I’ve said before that inspiration is where you find it. Inspiration can even be found in adventures provided for a nearly four year old. All you have to do is keep your senses open to the world around you.
Two Fridays ago, five of us, including my granddaughter, Hannah, boarded the catboat Freedom piloted by Captain Greg Le Sieur for a two hour cruise down the Indian River. A catboat is a sailboat with a sail well forward (towards the front of the boat), noted for its “simplicity, ease of handling, shallow draft, large capacity”, and typically associated with the northeast (link). With a good wind, the roughly ten miles round trip was an experience that set my imagination reeling.
It set off my imagination for a number of reasons. First and foremost, it was because I had never been on a sailboat the size of the Freedom. With such shallow draft, the motion of the boat and the experience of tacking to change direction was invigorating. Feeling the boat deftly respond to the movement of the sail made me think of other times, with sterner, stronger men setting out towards an unknown, uncharted horizon.
The river that evening was wonderfully calm and warm, so unlike my memory of the first time my father and I went out deep sea fishing off Rhode Island. The waters were neither calm nor warm. That early spring day was terribly cold and the seas were high. We were out for cod, but it was the flying fish and grown men turning green in the face of the rolling waves that I remember. It was then I first considered the conflict of man against nature, pitting intuition, skill, and guile against the pure intensity of the sea. Picture an image of the stalwart ship’s captain seeing beyond the horizon, reading the skies and seas.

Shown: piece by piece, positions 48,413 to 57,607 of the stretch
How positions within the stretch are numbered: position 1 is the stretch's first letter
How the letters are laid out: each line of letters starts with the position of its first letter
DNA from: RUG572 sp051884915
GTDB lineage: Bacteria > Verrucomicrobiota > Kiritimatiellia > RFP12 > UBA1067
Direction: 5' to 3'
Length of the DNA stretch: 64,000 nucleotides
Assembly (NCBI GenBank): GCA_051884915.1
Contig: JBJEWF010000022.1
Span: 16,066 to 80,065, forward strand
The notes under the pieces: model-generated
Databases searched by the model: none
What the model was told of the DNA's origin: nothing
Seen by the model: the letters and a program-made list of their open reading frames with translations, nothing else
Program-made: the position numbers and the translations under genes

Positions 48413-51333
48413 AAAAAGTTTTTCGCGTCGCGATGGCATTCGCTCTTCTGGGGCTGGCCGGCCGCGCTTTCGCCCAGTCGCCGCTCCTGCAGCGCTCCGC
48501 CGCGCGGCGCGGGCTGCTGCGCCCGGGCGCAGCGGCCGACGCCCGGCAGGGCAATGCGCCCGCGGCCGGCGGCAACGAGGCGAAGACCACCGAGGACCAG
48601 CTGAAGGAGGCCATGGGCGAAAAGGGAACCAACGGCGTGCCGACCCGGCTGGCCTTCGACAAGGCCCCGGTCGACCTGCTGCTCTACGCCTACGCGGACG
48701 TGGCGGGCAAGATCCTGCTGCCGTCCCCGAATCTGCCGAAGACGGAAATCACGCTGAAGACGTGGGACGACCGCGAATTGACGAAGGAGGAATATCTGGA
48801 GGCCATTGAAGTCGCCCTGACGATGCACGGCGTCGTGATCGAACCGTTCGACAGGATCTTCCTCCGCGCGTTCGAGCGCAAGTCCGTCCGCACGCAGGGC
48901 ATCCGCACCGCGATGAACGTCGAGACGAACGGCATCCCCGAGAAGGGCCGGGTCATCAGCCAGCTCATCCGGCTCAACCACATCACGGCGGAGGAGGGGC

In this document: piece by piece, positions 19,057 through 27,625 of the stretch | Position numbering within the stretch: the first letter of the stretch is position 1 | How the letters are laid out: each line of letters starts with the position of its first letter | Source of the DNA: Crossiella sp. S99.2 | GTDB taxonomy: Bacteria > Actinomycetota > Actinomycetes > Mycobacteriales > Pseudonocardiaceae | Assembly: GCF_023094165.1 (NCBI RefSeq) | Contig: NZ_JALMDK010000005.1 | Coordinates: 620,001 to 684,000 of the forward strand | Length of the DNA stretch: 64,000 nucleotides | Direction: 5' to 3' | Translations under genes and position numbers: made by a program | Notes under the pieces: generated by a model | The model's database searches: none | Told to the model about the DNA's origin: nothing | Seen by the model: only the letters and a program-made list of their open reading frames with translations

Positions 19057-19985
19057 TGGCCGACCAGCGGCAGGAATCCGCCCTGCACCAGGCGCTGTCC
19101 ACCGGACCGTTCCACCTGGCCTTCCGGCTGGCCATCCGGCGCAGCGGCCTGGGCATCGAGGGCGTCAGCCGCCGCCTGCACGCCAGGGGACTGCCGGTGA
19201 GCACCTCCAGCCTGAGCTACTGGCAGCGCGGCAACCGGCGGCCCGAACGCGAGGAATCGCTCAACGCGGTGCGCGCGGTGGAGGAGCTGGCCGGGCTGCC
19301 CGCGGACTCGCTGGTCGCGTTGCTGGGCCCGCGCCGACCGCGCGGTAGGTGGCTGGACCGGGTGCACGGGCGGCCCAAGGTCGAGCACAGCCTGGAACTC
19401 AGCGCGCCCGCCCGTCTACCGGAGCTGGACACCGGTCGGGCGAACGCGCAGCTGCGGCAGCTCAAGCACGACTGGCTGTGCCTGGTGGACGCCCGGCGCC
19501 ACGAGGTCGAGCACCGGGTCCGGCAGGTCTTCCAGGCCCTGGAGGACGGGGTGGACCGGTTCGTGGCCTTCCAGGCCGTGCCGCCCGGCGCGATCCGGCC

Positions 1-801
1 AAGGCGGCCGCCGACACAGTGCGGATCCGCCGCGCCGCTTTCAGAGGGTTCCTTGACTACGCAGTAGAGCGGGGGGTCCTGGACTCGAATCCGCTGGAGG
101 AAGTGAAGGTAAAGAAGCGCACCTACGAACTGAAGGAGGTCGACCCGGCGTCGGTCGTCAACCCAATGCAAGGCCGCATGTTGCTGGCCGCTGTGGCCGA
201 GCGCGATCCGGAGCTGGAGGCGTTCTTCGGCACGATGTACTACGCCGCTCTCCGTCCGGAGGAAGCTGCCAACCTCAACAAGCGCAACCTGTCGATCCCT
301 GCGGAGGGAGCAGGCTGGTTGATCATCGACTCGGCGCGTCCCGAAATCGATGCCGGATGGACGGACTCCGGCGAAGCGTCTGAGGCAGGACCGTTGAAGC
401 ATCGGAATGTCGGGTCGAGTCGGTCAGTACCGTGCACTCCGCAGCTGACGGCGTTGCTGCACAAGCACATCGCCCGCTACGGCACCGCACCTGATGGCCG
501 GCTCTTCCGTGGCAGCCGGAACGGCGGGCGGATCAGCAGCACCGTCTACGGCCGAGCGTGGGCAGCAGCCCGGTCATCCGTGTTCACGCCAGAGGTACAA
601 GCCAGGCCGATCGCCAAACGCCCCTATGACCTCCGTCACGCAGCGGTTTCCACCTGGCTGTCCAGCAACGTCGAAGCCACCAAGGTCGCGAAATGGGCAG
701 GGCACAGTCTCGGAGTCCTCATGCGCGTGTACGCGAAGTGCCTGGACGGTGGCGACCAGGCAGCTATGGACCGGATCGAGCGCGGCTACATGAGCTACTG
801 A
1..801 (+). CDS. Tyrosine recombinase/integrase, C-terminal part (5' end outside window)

I’m sure you’ve heard it before, the idea that humanity has a sort of primal link to the sea and that there is something almost genetic that calls us to it. Whether you accept that or not, water is a powerful symbol in writing. The sea, the ocean ― broad, primal, untamed, unknowable ― is a wonderful setting for action, conflict, and romance. Even more, under the surface could be anything. Think Hemingway’s The Old Man and the Sea, Melville’s Moby Dick, and even Verne’s Twenty Thousand Leagues under the Sea.
Rivers, in contrast, can be dark, confining, almost claustrophobic, because the two shores are always in sight, close enough to be threatening, and seldom revealing what lay beyond. On the other hand a river can be a highway of opportunity for the interior that lay upriver. Think Conrad’s Heart of Darkness and Twain’s Life on the Mississippi.
Both the Amazon River and Atlantic Ocean play prominently in the second eBook of the Any Tomorrow Trilogy, Any Tomorrow: The Curse (not yet released). I won’t give away much right now, but let’s say that it features a dark and dangerous river, high seas, and a terrible, deadly storm. If things go well, I expect to release Any Tomorrow: The Curse for distribution in early September.
So what about you? Does a river or ocean feature prominently in your work? If so, is the sea as much of a character as the people you describe? How do you use the sea in your writing? Perhaps the sea for you isn’t the literal sea, but more symbolic, such as the “sea of humanity” or the desert is a “sea of sand”.
Maybe you just need a couple of hours with Captain Greg and open water to get inspired.
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